SamTrans is marking four decades of service to San Mateo County and beyond with a celebration that kicked off at today’s board meeting and will continue with employee and customer focused events through September.
The agency, which began as a bus company by consolidating 11 municipal bus systems, quickly moved to become an industry leader. SamTrans began offering paratransit services through its subsidiary Redi-Wheels, before a federal mandate required all public transit agencies to follow suit in 1990.
“I am very proud of the bus service that SamTrans has been able to provide for the community over the last 40 years,” said SamTrans General Manager/CEO Jim Hartnett. “Public transportation is a vital part of the solution to the region’s economic, energy and environmental challenges. SamTrans bus service helps the community by reducing fuel consumption, providing an affordable alternative to driving, alleviating traffic congestion, reducing greenhouse gas emissions and improving regional air quality.”
As part of the SamTrans celebration, the SamTrans Board of Directors issued a proclamation officially marking the 40th anniversary during its regular meeting on Wednesday afternoon.
The proclamation reaffirms the San Mateo County Transit District’s commitment to provide high-quality bus transportation service to San Mateo County, in addition to parts of San Francisco and Santa Clara counties and reaffirms the SamTrans commitment to being a mobility leader in partnership with neighboring Bay Area transit providers.
“SamTrans has played such an important role in getting people around San Mateo County for the past four decades,” said SamTrans Board Chair Zoe Kersteen-Tucker. “It is an essential public service that our customers have come to depend on whether they live on the coastside of the county or in communities along the Highway 101 corridor. I am very happy to be a part of an organization that gives people safe, clean, reliable and affordable public transportation options every day.”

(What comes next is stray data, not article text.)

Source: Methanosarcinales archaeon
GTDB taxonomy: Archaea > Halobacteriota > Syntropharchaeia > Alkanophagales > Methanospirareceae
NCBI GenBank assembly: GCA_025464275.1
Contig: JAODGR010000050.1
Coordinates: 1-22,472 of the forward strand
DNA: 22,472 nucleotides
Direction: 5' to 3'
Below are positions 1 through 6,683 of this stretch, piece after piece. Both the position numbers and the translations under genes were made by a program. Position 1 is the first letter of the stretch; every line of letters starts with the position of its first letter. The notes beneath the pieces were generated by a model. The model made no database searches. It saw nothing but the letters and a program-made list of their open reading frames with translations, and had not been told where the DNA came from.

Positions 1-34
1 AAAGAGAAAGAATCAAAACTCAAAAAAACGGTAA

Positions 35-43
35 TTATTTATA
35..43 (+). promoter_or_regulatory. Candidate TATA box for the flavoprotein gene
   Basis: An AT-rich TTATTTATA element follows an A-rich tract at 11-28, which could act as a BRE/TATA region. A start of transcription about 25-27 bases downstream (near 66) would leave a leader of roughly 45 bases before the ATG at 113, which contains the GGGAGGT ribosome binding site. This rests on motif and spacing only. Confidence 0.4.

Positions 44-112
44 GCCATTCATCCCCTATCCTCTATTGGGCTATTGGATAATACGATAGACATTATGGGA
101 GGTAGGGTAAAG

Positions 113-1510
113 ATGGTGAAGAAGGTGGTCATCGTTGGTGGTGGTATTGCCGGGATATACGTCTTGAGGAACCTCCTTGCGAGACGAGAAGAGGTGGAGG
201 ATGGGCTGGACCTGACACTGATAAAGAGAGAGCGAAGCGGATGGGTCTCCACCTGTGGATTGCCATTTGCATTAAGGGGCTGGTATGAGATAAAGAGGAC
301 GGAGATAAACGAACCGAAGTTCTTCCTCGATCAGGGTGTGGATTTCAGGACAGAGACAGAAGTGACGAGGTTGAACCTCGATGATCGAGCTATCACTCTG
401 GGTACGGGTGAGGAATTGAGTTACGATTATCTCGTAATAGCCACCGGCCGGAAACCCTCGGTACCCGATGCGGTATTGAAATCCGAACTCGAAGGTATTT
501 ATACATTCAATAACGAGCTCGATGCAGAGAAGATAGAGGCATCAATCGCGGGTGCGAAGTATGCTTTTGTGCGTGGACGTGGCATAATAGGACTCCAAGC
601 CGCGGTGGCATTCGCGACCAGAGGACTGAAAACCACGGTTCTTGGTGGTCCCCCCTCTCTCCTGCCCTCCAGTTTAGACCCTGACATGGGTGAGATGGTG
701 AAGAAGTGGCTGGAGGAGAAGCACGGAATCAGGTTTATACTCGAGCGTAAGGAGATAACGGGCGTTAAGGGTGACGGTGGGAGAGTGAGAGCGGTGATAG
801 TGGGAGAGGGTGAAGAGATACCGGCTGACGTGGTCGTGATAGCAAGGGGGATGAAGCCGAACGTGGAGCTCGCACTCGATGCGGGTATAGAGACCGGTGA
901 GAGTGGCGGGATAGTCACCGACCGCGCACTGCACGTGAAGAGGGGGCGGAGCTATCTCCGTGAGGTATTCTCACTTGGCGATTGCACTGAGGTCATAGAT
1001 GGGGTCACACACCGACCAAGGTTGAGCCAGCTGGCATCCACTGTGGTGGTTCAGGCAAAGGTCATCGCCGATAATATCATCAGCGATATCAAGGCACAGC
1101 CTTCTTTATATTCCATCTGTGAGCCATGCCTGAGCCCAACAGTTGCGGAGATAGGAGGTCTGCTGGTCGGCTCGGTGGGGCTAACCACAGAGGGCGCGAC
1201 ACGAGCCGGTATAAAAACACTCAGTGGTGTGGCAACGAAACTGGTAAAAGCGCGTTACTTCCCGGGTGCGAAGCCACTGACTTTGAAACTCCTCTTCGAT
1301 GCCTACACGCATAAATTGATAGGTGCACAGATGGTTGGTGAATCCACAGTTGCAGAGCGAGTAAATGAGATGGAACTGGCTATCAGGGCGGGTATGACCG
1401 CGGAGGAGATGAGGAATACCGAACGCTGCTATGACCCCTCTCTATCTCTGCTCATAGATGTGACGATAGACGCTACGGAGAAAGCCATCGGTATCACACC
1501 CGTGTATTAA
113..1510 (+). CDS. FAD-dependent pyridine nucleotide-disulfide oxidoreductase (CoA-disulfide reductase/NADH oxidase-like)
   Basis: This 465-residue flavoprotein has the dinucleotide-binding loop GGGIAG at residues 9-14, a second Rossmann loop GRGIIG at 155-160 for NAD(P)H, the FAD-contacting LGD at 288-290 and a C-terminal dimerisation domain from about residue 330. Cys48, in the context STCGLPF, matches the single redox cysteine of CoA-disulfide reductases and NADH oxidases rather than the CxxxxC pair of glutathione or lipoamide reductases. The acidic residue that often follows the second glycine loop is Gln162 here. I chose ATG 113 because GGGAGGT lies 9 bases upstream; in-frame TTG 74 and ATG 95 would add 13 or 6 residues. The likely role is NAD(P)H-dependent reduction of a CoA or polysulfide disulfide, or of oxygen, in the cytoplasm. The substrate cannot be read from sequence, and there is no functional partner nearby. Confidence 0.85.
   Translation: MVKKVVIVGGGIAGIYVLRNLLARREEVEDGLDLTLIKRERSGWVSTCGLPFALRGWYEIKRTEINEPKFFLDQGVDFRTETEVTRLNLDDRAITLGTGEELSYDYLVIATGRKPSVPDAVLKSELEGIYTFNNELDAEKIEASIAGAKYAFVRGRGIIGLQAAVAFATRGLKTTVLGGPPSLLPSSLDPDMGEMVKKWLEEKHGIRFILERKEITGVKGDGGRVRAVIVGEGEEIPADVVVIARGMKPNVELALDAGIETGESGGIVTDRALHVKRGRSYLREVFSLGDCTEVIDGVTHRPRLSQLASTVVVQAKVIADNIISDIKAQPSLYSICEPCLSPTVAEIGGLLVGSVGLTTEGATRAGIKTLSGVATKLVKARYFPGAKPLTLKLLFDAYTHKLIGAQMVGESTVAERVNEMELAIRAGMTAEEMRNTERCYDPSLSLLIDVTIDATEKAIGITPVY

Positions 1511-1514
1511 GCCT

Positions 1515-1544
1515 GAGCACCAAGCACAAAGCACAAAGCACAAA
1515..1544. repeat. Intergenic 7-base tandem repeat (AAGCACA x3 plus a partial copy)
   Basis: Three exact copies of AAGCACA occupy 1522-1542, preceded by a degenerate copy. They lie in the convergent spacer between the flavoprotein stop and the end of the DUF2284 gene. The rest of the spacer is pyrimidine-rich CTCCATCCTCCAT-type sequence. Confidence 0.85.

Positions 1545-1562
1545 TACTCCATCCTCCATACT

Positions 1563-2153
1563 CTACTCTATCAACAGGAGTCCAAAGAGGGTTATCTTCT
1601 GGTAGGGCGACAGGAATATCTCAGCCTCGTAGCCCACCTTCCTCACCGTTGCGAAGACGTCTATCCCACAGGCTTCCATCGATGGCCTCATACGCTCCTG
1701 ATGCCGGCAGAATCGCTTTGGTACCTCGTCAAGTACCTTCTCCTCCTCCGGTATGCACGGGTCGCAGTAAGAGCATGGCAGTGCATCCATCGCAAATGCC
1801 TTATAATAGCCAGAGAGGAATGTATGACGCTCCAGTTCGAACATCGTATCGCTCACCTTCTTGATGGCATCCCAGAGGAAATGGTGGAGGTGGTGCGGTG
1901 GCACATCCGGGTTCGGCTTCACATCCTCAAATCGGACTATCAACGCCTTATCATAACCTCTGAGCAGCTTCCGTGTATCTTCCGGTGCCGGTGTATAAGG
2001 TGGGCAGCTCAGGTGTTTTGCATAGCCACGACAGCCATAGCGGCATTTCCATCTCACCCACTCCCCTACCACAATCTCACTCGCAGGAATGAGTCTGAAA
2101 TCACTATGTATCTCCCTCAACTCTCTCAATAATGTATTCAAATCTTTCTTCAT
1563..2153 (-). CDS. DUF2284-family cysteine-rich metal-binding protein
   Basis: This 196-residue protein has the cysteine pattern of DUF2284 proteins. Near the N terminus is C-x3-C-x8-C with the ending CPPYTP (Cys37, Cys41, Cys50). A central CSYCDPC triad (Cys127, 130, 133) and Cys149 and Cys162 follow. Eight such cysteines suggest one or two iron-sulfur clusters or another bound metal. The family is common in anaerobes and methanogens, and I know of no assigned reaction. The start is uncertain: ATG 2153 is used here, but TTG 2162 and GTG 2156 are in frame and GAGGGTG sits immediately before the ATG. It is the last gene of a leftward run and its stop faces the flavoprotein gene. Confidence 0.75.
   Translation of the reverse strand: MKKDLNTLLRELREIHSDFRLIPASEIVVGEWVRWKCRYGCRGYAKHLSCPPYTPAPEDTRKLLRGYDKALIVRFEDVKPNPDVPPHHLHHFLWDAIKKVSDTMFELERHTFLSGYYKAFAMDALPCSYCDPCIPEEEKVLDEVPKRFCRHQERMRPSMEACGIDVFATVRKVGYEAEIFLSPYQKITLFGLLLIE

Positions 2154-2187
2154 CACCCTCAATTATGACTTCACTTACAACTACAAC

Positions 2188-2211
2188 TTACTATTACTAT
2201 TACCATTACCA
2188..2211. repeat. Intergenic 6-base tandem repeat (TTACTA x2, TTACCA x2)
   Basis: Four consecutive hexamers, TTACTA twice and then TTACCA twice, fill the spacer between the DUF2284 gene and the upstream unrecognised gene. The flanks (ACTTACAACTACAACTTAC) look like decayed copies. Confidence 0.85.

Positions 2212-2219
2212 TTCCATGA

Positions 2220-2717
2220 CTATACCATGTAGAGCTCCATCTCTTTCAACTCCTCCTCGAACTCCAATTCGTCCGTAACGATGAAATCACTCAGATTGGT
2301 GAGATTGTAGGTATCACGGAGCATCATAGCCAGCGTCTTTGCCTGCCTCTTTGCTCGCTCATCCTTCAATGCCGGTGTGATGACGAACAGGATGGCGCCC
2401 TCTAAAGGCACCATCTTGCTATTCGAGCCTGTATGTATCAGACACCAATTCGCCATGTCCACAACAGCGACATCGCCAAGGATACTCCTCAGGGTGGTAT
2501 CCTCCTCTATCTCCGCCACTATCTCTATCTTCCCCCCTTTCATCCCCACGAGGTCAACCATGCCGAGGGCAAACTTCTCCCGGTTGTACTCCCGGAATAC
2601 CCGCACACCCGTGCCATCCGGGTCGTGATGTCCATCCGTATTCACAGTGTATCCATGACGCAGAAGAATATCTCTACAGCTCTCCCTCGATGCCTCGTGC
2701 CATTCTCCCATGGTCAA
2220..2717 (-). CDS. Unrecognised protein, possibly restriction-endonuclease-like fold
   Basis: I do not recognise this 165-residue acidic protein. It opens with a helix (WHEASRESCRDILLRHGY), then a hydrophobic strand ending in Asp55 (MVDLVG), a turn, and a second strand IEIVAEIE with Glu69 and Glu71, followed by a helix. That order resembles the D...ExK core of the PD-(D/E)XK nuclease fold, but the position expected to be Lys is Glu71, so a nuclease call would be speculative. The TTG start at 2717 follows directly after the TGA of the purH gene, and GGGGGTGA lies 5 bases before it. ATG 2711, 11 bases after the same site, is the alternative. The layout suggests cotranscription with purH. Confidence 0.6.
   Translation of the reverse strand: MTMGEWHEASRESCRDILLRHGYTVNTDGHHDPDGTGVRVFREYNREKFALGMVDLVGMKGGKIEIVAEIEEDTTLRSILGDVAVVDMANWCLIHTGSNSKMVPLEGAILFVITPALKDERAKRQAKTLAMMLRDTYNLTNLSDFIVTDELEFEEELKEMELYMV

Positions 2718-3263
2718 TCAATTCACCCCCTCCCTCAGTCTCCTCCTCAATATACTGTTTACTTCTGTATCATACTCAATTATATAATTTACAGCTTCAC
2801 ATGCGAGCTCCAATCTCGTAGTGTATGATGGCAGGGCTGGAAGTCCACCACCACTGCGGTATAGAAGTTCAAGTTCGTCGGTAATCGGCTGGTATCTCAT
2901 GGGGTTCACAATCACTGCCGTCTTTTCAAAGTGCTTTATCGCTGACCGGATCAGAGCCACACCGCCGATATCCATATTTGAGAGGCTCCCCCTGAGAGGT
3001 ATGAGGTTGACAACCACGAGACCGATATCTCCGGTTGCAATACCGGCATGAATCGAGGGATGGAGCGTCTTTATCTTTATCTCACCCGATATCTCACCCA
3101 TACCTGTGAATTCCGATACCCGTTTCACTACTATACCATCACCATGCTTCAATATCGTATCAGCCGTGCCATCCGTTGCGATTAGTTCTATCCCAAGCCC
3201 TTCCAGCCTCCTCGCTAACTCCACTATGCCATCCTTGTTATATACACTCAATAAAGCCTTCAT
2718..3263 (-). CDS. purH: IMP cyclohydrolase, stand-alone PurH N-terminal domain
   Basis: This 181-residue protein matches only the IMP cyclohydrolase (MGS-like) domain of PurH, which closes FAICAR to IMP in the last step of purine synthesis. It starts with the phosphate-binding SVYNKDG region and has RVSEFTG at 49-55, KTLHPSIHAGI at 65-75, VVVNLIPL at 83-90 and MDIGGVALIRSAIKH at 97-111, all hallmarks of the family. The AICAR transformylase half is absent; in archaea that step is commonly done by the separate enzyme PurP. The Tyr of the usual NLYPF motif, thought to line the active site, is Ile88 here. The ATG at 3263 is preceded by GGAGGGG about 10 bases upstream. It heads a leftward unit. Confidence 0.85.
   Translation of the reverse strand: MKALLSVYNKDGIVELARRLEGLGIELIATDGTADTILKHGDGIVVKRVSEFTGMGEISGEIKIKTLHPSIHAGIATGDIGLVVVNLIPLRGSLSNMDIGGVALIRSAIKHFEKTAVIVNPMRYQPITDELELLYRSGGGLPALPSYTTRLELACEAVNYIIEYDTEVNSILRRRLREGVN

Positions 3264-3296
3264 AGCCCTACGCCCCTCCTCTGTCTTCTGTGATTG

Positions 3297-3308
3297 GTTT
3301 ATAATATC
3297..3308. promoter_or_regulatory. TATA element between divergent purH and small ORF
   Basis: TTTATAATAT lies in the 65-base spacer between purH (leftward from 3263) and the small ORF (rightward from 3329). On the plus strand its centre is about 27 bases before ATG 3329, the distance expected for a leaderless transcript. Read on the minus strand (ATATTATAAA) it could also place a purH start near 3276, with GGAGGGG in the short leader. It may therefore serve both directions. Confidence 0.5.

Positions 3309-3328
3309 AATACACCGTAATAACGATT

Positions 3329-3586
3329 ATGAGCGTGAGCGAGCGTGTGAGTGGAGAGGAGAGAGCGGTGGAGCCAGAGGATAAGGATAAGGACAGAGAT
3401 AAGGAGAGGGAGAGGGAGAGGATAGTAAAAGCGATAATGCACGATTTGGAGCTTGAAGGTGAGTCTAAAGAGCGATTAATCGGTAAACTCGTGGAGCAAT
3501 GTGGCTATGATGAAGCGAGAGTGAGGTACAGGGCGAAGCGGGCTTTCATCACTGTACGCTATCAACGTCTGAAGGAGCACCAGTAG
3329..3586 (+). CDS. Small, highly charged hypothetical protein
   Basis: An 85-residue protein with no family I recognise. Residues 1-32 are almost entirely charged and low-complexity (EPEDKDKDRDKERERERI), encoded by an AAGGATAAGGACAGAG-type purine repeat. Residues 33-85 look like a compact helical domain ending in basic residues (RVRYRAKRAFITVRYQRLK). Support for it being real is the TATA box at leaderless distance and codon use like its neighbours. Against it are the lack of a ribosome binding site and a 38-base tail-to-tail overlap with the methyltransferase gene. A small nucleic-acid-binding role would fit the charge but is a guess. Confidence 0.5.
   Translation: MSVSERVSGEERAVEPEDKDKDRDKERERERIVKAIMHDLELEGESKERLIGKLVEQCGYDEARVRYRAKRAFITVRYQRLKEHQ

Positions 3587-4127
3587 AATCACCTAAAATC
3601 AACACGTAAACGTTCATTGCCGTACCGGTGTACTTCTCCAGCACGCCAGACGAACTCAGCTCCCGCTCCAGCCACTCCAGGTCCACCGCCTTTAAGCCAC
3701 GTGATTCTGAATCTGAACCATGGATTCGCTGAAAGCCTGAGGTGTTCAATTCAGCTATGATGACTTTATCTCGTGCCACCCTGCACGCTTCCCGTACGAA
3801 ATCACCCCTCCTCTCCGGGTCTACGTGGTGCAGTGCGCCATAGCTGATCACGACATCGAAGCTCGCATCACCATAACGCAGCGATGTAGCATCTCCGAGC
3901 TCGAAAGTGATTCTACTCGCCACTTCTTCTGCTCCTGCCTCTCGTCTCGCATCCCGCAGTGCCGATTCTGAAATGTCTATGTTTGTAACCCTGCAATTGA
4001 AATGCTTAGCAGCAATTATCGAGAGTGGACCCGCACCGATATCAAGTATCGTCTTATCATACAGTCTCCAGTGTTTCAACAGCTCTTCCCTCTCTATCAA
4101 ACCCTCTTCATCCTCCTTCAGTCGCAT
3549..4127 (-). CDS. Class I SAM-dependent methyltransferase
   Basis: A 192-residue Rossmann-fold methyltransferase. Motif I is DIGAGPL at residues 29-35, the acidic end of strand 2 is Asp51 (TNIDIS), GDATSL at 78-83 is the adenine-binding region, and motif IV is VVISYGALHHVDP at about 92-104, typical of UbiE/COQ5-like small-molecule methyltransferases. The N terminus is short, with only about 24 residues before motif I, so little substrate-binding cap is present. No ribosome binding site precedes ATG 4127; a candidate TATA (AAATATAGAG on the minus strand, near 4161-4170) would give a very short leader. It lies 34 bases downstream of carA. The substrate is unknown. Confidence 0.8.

In 1988, SamTrans became the managing agency for a half-cent sales tax passed by San Mateo County voters, and was reauthorized by voters in 2004. The half-cent tax makes San Mateo one of a handful of “self-help” counties throughout the state. Self-help counties are able to fund transportation and infrastructure improvements directly and through matching state and federal grant matching programs. The San Mateo County Transportation Authority, managed by SamTrans, administers the tax proceeds for highway, bicycle and pedestrian, streets and roads, shuttles, grade separation and public transportation projects.
In 1992, SamTrans also became the managing agency for the operation of Caltrain service between San Francisco, San Jose and Gilroy. In this role, SamTrans and its partners at VTA and SFMTA, saved the important rail connection on the Peninsula and breathed new life into the aging service by reinventing the 150- year old system with express routes and service improvements. Caltrain will go through its next reinvention, when it begins electric operations in 2021.
To commemorate the ruby anniversary, SamTrans will host a special free public celebration at the San Mateo County Event Center on Saturday, Sept. 10, 2016, from 11 a.m. to 3 p.m. The free event will include speeches by local elected officials, bus Roadeo demonstrations, a SamTrans memorabilia exhibit, vintage bus displays, food trucks, kids’ activities and information booths about SamTrans programs and job opportunities.
For more information about SamTrans, visit our dedicated Web page at www.samtrans.com/40th to learn about the history and key milestones of the bus agency.
About SamTrans: SamTrans operates 76 routes throughout San Mateo County. Funded in part by a half-cent sales tax, the San Mateo County Transit District also provides administrative support for Caltrain and the San Mateo County Transportation Authority. SamTrans has provided bus service to San Mateo County customers since 1976.